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Liz Berg — Mother of a DukeEngager in Portland, OR

“Your student will gain independence and make connections to people and places that will help shape them and their future. I would add that the DukeEngage domestic programs are wonderful if you are not comfortable sending your student to far reaches of the planet. The experiences are so valuable regardless of where you are!”

10 Ways DukeEngage Strengthens Students

We often hear from parents whose students have returned from DukeEngage with new perspectives and new passions. The experience leaves its mark on students in both subtle and profound ways. Over the years, here are some of the impacts we’ve measured and witnessed. (If you’re interested in the data behind our list, please take a look at our Impact & Assessment page.) As students progress on their career and graduate school paths, the hard and soft skills gained during their DukeEngage experiences give them a huge advantage on paper — and in person. (Check out our Career & Professional Resources page.)

  1. Leadership
  2. Confidence
  3. Problem-solving
  4. Critical Reflection
  5. Communication
  6. Empathy
  7. Teamwork
  8. Global Knowledge
  9. Job Skills
  10. Ethical Thinking
Dana Williams Dudley — Mother of a DukeEngager in Zhuhai, China

“Students considering DukeEngage should be open-minded, prepared to be flexible and willing to adapt to a variety of situations, even some that may stressful or awkward.  Students will have the opportunity to improve their interpersonal skills through team work and develop their leadership skills through various situations.  It’s a wonderful experience that will truly transform your students into global citizens.”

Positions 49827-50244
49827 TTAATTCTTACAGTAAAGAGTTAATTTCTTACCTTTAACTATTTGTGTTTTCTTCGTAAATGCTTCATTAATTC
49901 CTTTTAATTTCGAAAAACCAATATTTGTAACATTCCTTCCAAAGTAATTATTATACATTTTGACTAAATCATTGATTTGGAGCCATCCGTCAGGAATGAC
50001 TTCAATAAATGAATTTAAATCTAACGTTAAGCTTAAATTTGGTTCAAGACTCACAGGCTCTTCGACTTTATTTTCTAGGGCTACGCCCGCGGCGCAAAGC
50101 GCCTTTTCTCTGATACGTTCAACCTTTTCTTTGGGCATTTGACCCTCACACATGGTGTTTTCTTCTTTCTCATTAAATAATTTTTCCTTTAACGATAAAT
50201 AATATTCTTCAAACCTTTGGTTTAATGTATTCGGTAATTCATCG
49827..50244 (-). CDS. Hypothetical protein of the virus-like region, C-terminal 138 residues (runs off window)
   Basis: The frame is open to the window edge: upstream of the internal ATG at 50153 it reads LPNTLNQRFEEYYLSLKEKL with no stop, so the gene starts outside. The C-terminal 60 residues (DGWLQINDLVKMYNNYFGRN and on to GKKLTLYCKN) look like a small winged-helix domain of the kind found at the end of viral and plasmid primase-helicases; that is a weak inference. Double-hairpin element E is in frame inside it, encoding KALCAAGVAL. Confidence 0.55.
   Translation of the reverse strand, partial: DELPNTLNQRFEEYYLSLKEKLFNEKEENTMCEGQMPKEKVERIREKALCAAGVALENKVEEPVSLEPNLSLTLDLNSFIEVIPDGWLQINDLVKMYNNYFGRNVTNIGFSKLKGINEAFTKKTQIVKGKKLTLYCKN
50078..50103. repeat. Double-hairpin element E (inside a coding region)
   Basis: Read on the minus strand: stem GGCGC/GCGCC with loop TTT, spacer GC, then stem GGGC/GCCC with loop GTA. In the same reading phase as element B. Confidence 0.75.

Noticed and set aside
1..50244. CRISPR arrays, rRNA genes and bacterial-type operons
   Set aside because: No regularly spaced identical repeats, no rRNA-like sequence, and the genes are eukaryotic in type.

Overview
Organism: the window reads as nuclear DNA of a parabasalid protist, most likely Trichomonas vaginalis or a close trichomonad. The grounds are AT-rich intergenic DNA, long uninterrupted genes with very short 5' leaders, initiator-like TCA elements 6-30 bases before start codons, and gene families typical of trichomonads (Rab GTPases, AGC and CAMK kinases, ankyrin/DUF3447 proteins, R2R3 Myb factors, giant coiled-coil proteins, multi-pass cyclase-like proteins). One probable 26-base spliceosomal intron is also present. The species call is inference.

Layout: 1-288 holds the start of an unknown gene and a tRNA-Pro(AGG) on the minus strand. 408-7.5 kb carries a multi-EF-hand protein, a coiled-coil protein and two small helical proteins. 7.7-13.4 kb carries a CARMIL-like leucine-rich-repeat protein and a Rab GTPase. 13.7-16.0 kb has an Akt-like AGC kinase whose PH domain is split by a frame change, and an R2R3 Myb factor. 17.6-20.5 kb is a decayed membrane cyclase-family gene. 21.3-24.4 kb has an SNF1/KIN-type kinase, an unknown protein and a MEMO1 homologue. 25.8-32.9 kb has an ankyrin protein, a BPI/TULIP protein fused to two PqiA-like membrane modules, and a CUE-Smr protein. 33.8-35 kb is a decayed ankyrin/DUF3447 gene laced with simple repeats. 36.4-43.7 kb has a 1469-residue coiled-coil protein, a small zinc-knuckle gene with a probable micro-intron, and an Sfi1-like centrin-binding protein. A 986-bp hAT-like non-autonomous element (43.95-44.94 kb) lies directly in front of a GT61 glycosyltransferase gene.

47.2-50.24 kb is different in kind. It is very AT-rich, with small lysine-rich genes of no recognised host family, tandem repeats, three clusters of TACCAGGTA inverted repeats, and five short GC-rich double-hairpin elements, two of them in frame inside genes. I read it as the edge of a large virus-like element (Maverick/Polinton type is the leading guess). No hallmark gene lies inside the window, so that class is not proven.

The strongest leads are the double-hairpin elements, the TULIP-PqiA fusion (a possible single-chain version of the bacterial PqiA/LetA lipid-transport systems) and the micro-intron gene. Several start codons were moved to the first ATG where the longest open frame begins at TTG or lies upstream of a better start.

Pamela Gray Willcox — Mother of a DukeEngager in Amman, Jordan

“DukeEngage is truly an amazing opportunity and a real gift to our students. I would encourage your students to apply to one of the many DukeEngage programs it will broaden their prospective and understanding of our global community.

It was truly life changing for my daughter to work for the Red Cross/Red Crescent Society in Amman, Jordan. Living in Jordan with a host family, working side by side with locals, conducting critical research on women’s rights in the middle east, working “hands on” in refugee camps, and learning Arabic gave her a real sense of the issues in the middle east. Her week living with a Bedouin family in the middle eastern desert, Wadi Rum, in a tent speaking only Arabic gave her a real sense of the humanity we all share as well as an incredible view of the Milky Way! (Which she painted from memory when she returned home.)”